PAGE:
Word of the Day – Pulpy

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Pulpy (adj) pul-pee pertaining to, characteristic of, or resembling pulp; fleshy or soft. First recorded in 1585–95; pulp + -y (more…)

Word of the Day – Prognathous

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Prognathous (adj) prog-na-thus having protrusive jaws First recorded in 1830–40; pro + -gnathous (more…)

For Reading Addicts Reading Challenge 2023 – Read a Rainbow – December

| Cwts Club Book Club | No Comments
Well here we are nearly at the end of 2023, another year over. Thank you to everyone who has made this year's challenge our biggest and best yet. We've had…

Quiz – All About Animals

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Books abound about our furry friends. Simply match the book description with the two or four legged answer.   We've also just turned our best quizzes into a book that…

Word of the Day – Arachnid

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Arachnic (noun) ar-ak-nid any wingless, carnivorous arthropod of the class Arachnida, including spiders, scorpions, mites, ticks, and daddy-longlegs, having a body divided into two parts, the cephalothorax and the abdomen,…

Word of the Day – Convivium

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Convivium (noun) kon-viv-ee-um A banquet, feast, or gathering. Convivium was first recorded in 1720–30 and has roots in the Latin word for feast, convīviālis, which comes from the Latin verb…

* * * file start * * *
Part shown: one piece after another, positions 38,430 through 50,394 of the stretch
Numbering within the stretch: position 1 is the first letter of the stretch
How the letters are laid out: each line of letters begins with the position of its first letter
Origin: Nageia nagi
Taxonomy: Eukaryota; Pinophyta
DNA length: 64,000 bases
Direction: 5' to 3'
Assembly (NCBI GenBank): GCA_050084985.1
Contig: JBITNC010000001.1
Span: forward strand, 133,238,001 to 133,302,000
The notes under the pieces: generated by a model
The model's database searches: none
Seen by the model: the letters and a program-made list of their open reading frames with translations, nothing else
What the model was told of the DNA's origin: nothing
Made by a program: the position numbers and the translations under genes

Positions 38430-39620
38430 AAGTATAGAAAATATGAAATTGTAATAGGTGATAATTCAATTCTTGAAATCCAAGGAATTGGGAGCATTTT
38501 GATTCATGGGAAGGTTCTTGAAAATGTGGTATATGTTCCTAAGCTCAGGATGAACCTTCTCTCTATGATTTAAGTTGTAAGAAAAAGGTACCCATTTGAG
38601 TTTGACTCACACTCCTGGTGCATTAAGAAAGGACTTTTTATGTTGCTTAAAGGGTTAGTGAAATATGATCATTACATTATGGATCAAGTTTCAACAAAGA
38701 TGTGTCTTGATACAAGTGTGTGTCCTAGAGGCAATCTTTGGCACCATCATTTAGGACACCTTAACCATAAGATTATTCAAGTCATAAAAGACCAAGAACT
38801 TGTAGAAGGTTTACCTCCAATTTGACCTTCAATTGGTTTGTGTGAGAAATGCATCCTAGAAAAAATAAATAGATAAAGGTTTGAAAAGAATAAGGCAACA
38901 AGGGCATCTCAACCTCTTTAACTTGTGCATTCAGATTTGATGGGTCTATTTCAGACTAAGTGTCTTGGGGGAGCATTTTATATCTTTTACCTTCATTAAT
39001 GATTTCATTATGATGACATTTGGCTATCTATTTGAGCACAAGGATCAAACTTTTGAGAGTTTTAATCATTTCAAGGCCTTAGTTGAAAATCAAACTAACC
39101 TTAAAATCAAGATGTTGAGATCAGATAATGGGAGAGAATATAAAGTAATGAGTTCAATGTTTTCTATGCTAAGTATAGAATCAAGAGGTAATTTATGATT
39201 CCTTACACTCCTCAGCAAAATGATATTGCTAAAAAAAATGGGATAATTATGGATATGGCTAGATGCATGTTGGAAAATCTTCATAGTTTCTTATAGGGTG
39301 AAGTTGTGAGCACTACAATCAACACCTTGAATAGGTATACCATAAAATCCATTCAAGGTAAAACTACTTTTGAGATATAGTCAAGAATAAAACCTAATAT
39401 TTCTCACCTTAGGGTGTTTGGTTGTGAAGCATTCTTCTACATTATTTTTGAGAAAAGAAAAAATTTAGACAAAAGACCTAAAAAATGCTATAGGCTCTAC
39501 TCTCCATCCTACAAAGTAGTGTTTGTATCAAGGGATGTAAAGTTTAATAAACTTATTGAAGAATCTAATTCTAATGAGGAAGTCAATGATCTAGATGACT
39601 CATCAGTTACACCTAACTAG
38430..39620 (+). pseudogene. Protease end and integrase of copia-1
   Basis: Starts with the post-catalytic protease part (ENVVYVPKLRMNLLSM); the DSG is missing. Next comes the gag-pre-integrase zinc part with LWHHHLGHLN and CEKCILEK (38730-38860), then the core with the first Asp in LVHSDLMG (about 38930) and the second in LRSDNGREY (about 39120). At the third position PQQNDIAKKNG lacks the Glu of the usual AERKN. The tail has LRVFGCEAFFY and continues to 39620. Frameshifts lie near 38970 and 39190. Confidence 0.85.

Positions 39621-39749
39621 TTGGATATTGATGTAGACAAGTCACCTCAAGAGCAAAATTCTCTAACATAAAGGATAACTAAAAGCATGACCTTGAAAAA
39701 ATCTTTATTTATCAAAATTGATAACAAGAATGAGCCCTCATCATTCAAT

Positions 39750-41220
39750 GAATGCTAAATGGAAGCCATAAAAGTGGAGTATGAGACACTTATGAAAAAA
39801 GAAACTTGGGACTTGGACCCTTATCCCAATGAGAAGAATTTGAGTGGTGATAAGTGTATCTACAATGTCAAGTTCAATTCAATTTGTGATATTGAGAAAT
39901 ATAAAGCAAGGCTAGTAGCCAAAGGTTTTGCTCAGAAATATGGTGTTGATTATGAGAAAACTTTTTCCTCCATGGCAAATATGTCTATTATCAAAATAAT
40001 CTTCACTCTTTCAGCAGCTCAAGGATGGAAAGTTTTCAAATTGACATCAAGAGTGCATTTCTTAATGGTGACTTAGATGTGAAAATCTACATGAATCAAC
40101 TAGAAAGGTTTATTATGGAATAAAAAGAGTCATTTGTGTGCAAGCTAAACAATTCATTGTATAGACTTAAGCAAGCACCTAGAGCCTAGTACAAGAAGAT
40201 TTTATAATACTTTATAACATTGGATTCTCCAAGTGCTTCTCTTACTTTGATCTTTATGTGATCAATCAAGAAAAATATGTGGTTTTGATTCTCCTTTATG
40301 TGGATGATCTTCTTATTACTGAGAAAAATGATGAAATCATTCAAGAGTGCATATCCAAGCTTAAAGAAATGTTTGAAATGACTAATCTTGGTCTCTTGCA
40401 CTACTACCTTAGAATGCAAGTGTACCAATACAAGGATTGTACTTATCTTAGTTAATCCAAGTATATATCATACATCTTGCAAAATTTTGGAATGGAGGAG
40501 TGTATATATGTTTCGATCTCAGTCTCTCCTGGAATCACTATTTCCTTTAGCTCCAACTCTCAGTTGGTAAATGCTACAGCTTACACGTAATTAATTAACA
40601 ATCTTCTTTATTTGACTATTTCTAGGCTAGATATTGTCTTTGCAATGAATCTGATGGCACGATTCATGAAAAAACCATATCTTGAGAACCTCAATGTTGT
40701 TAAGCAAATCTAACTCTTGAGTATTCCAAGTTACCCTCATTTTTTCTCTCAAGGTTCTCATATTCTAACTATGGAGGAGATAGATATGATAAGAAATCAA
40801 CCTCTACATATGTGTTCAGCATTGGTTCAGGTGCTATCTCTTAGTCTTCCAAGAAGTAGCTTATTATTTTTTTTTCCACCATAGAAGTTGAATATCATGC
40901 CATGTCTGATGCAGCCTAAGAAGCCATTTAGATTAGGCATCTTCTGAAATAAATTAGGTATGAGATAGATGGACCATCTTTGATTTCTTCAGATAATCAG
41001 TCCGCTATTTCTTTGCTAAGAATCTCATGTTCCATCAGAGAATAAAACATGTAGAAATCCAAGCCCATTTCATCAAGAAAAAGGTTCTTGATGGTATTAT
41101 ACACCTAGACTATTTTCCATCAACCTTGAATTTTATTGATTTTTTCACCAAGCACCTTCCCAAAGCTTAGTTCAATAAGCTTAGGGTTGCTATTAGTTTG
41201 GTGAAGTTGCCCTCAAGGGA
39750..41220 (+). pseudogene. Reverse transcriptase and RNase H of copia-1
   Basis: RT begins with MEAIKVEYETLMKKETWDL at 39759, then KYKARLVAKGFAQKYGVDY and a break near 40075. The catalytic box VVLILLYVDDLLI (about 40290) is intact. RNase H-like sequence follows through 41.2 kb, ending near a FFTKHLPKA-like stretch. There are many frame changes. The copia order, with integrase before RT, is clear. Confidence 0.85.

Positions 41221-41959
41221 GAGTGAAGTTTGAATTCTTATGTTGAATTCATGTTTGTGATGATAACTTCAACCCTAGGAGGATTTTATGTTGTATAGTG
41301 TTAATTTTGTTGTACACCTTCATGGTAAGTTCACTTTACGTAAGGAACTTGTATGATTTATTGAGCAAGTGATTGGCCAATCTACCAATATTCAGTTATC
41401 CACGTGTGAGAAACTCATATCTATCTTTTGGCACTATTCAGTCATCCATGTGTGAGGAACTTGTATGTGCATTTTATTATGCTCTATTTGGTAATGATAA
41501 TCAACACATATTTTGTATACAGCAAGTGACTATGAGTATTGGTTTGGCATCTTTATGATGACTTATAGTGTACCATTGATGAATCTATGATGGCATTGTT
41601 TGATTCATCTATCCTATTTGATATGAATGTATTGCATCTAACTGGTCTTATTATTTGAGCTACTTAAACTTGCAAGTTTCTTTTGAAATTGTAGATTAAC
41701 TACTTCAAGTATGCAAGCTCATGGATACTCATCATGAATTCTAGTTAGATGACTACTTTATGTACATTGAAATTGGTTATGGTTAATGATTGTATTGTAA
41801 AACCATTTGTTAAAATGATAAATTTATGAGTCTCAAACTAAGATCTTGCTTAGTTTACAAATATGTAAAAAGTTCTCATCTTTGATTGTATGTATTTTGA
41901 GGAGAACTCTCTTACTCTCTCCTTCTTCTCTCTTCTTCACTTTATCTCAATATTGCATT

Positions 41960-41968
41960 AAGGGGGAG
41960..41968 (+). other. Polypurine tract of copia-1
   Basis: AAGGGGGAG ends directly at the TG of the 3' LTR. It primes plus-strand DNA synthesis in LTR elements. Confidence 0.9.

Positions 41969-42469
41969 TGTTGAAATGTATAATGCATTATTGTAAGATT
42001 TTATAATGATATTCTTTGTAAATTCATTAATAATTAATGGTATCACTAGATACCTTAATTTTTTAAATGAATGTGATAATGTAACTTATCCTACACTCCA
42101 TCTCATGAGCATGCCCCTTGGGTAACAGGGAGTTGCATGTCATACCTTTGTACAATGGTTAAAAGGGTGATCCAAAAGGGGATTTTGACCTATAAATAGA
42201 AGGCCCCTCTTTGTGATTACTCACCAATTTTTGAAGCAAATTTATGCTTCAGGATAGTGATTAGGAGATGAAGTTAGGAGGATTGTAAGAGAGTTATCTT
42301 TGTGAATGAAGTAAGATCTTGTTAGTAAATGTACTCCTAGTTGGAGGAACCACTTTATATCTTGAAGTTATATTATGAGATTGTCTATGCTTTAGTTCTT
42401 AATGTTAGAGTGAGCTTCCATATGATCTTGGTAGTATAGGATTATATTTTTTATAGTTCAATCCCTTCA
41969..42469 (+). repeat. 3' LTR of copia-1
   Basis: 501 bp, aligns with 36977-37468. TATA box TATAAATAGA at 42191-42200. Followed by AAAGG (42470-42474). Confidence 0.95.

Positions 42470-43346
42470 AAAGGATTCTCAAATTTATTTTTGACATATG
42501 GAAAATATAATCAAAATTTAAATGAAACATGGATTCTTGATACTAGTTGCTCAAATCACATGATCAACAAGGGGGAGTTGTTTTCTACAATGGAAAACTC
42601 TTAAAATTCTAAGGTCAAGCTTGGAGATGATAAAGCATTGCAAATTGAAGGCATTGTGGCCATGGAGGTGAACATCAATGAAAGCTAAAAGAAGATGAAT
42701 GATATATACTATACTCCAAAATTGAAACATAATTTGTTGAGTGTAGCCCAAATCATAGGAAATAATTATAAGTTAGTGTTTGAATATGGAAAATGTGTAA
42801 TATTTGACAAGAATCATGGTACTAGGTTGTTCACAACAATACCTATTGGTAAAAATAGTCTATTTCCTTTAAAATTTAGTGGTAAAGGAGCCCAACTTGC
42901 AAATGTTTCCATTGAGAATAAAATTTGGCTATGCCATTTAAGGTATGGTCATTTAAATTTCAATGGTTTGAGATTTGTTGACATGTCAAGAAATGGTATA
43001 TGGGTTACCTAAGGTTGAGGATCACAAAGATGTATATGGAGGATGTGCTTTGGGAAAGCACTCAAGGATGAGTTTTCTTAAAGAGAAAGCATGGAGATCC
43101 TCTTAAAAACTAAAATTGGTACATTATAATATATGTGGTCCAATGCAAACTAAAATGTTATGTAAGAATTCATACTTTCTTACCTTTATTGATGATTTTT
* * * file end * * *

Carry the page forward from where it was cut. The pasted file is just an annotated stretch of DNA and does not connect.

Word of the Day – Auberge

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Auberge (noun) oh-berzh An inn or hostel. Auberge entered English from French around 1770–80. The French word auberge comes from Old Provençal alberga, which meant “encampment, hut.” These forms diverged…

Word of the Day – Finagle

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Finagle (verb) fin-ay-gl to get or achieve something by guile, trickery, or manipulation. Finagle is an Americanism that was first recorded in 1925–30 and comes from a variant of fainaigue,…

Word of the Day – Cavort

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Cavort (verb) ka-vawt to behave in a high-spirited, festive manner. Cavort is an Americanism dating back to 1785–95, and comes from the earlier word cavault,which is perhaps a combination of…

Quiz – Initials

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Authors known by their initials. We know these writers by their initials and surname – but those initials do stand for something! How many do you know? We've also just…

Word of the Day – Clement

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Clement (adj) klem-ent mild or merciful in disposition or character; lenient; compassionate / (of the weather) mild and pleasant. First recorded in 1425–75; late Middle English either from Old French…

Word of the Day – Ologoan

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Ologoan (verb) olu-gohn Irish to complain loudly without reason: she's always ologoaning about something. from Irish Gaelic olagón lament (more…)